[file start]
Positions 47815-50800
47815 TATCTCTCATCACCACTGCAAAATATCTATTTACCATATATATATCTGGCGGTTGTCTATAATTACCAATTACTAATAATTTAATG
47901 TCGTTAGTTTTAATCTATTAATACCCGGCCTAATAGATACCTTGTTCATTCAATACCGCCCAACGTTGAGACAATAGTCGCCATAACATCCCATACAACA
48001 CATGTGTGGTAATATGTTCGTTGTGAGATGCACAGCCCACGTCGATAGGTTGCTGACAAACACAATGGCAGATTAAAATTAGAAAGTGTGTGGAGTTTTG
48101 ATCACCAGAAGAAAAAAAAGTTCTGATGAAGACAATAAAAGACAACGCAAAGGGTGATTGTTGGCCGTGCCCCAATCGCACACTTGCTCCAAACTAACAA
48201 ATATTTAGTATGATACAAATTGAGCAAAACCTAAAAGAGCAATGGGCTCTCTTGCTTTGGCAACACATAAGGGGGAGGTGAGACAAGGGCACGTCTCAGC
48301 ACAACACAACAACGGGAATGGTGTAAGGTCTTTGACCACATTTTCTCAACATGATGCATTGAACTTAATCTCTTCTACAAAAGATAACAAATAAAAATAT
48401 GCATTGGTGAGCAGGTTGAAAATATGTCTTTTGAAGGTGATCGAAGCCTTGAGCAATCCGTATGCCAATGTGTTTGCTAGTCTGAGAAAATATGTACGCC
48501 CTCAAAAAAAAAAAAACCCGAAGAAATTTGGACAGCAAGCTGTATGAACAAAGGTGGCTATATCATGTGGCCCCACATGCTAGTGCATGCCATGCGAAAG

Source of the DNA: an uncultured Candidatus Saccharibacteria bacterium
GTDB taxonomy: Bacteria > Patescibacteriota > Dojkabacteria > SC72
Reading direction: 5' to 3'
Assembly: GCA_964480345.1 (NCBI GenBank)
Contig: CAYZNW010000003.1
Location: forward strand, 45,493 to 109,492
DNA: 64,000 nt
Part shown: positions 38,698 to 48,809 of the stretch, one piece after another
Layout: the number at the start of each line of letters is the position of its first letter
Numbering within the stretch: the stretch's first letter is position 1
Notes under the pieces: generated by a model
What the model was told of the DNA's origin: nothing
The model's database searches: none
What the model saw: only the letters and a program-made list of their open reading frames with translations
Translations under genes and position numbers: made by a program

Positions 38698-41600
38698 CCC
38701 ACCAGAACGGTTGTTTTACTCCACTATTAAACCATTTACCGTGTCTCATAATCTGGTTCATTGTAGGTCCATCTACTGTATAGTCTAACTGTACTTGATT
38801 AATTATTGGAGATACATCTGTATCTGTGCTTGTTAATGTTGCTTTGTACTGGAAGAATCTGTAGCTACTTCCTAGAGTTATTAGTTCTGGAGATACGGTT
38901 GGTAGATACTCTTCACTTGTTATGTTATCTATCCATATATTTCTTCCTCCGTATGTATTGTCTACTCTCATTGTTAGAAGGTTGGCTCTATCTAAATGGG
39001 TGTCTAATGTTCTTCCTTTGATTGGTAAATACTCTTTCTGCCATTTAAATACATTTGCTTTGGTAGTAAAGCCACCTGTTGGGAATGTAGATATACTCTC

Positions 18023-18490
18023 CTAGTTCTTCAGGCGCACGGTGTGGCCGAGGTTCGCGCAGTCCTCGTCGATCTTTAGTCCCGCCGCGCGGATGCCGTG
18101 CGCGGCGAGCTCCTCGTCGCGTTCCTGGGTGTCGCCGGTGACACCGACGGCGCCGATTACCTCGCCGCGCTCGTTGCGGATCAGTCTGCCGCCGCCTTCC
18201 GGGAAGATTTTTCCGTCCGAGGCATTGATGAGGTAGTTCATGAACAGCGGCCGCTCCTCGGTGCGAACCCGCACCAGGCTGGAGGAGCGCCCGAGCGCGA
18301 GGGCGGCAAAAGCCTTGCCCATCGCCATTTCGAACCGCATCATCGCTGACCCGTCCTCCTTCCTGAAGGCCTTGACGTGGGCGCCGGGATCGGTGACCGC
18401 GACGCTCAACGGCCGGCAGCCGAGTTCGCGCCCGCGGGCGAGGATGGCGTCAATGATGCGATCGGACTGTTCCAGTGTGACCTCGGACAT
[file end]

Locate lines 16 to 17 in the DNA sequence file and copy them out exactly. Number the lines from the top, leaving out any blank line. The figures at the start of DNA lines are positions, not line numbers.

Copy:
DNA: 64,000 nt
Part shown: positions 38,698 to 48,809 of the stretch, one piece after another